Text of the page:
Sea Shepherd Brazil Drags Fishing Company into Court

PORTO ALEGRE, Brazil, May 31, 2001 (ENS) - For the first time in Brazil’s history, a non-governmental organization is taking a fishing company to court to collect damages on behalf of the fish and the marine environment.

The Brazilian branch of the Sea Shepherd Conservation Society is taking legal action against the Brazilian fishing company Pescado Amaral, suing for damages it claims at US$100,000.

Instituto Sea Shepherd Brazil (ISSB) volunteers caught a vessel owned by Pescado Amaral last August in the act of what it claims was "predatory illegal drag trawling" off the coast of Rio Grande do Sul, near Tramandai.

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Sea Shepherd Brazil confronts the Pescado Amaral trawler. (Photo by Juliana Marques courtesy ISSB)
Pescado Amaral was caught in the act by ISSB, working with the Rio Grande do Sul Coast Guard on August 18.

With the aid of volunteers from ISSB who stained the vessel with orange dye for easier detection, the Coast Guard of Rio Grande do Sol was able to determine the exact location of Pescado Amaral´s illegal fishing activities using a Geographic Positioning System.

Cristiano Pacheco, legal advisor for Sea Shepherd Brazil, said, "We believe that the environmental evidence regarding the operation as well as the additional film footage of their vessel caught in the act of illegal predatory fishing is more than enough proof to convict the company."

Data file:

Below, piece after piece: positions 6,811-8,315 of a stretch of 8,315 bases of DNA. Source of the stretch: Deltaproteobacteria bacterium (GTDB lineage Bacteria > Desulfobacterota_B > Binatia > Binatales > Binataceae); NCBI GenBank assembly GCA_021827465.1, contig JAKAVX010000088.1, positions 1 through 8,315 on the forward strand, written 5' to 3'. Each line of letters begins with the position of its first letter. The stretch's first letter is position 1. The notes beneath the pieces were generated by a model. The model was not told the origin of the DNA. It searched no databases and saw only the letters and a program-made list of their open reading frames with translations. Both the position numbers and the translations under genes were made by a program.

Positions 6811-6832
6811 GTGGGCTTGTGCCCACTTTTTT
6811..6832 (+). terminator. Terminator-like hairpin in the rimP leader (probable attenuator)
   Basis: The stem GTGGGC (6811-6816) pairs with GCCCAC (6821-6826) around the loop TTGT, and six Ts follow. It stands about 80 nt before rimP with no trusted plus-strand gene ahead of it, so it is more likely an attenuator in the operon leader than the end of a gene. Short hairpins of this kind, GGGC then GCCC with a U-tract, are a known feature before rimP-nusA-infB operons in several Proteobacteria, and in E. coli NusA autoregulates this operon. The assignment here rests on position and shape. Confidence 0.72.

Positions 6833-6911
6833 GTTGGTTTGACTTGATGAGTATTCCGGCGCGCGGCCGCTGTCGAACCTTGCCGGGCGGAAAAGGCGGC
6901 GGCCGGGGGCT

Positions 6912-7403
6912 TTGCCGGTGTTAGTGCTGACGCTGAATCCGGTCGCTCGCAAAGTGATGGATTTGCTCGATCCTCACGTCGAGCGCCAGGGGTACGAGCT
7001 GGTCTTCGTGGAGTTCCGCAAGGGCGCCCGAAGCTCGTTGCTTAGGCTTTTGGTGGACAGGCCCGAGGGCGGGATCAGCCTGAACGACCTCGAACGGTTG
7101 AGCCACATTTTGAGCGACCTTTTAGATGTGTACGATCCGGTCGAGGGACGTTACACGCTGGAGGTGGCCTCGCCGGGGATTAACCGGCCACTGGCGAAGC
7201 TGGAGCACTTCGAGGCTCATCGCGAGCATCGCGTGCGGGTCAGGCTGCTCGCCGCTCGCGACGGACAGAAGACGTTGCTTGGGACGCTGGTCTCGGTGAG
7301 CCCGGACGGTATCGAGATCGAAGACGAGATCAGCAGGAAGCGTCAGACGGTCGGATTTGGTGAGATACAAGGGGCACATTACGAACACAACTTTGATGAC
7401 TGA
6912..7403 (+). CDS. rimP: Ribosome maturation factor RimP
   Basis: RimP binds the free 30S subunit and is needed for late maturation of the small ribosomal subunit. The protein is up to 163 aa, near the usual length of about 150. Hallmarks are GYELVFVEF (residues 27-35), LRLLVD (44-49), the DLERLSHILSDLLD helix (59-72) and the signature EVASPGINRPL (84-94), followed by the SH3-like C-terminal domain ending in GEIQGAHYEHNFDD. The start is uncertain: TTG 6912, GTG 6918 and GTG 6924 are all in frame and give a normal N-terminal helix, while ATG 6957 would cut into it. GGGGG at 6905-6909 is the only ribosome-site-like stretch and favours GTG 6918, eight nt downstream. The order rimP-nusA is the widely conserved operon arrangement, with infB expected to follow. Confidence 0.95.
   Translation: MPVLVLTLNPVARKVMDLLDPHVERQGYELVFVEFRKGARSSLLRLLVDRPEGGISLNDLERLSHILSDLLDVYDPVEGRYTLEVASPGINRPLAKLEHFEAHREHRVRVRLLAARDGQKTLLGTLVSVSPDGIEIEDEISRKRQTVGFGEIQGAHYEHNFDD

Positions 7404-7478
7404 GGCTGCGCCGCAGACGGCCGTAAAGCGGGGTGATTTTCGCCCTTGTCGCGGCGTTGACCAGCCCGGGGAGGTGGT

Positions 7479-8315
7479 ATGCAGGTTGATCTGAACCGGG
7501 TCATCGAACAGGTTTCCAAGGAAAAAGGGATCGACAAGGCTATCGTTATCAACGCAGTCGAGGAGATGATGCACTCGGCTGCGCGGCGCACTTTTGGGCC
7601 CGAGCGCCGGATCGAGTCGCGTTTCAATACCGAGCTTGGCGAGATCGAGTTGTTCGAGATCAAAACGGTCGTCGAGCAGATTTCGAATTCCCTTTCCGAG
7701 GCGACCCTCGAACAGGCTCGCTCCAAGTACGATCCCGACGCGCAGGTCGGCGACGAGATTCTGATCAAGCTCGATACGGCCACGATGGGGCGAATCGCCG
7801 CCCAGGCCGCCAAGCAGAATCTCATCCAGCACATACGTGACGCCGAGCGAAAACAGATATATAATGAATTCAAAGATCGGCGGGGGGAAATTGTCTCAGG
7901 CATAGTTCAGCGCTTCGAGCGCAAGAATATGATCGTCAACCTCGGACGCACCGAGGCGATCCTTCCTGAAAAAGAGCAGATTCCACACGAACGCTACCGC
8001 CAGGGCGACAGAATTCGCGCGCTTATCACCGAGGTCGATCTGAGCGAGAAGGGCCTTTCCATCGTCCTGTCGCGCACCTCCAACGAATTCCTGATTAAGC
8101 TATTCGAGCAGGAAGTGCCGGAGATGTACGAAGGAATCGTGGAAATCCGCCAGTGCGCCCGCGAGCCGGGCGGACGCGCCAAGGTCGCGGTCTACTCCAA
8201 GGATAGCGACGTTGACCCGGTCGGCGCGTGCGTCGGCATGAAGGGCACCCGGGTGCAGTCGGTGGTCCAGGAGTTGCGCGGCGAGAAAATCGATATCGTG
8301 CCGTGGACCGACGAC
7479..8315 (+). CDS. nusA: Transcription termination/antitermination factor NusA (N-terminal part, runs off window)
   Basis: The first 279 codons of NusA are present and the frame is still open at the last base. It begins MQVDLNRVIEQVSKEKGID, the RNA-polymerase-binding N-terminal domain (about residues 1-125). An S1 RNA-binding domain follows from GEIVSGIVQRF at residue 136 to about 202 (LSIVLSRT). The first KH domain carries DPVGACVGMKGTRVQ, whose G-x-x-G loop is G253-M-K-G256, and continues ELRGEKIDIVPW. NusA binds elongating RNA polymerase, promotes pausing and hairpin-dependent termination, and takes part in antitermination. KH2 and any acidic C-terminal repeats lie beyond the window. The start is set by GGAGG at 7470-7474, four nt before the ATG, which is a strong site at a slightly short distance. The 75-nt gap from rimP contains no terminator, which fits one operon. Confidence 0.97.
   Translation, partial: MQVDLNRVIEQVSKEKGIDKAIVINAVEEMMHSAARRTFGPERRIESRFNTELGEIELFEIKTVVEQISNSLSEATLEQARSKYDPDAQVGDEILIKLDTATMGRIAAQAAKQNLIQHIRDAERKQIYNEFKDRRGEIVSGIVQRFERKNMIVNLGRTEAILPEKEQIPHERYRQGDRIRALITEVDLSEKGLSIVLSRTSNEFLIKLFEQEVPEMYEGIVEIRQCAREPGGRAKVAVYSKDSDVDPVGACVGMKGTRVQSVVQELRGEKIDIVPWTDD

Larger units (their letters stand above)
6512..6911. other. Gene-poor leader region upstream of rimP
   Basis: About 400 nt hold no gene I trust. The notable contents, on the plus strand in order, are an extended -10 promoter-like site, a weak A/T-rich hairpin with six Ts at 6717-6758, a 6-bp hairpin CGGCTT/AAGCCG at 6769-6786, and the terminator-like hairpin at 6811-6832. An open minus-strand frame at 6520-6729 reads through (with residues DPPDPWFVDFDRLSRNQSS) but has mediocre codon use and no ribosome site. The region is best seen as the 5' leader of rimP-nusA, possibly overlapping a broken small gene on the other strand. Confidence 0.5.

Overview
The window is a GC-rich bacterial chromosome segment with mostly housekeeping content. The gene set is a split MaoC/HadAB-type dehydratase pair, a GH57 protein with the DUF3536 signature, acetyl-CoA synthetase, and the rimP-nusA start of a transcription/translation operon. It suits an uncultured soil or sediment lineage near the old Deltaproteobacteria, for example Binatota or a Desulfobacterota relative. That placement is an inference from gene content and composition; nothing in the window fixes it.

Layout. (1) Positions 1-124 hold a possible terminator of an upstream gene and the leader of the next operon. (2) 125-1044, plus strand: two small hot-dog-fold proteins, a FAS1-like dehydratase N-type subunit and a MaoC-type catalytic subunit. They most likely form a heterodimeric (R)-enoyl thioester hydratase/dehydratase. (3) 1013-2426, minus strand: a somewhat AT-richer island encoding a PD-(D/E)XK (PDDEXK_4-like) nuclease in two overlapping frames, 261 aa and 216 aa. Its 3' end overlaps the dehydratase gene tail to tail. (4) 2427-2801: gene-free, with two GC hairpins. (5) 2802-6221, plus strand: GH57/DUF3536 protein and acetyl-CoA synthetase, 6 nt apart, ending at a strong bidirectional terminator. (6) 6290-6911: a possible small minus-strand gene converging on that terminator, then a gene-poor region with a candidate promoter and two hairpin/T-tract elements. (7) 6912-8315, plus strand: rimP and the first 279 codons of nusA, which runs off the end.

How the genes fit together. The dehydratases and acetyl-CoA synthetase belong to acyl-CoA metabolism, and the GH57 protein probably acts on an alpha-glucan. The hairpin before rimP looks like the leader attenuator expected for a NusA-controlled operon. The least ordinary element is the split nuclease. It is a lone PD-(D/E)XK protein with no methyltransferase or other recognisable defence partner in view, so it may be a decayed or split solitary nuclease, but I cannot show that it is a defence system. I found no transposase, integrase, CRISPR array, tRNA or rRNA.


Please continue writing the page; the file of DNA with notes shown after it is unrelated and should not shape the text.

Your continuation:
Sea Shepherd Brazil aims to stop fishing companies from illegal drag trawling, which is prohibited within three miles of the nation’s coast.

Industrial drag trawling has become an acute problem in the last few years in shallow coastal waters worldwide, says Sea Shepherd Brazil. Heavy nets are dragged across the ocean floor, resulting in the destruction of the marine environment and reduction of biodiversity.

"Illegal small mesh nets allow nothing to escape, causing further damage ruin the sea´s biodiversity," the group says.

Once the draggers are finished, the local fishermen are left with a barren undersea desert. "With those nets they catch everything, take what they want, and what they leave behind is worthless and of no use to anyone," said fisherman Márcio Ezequiel de Sousa of Tramandai.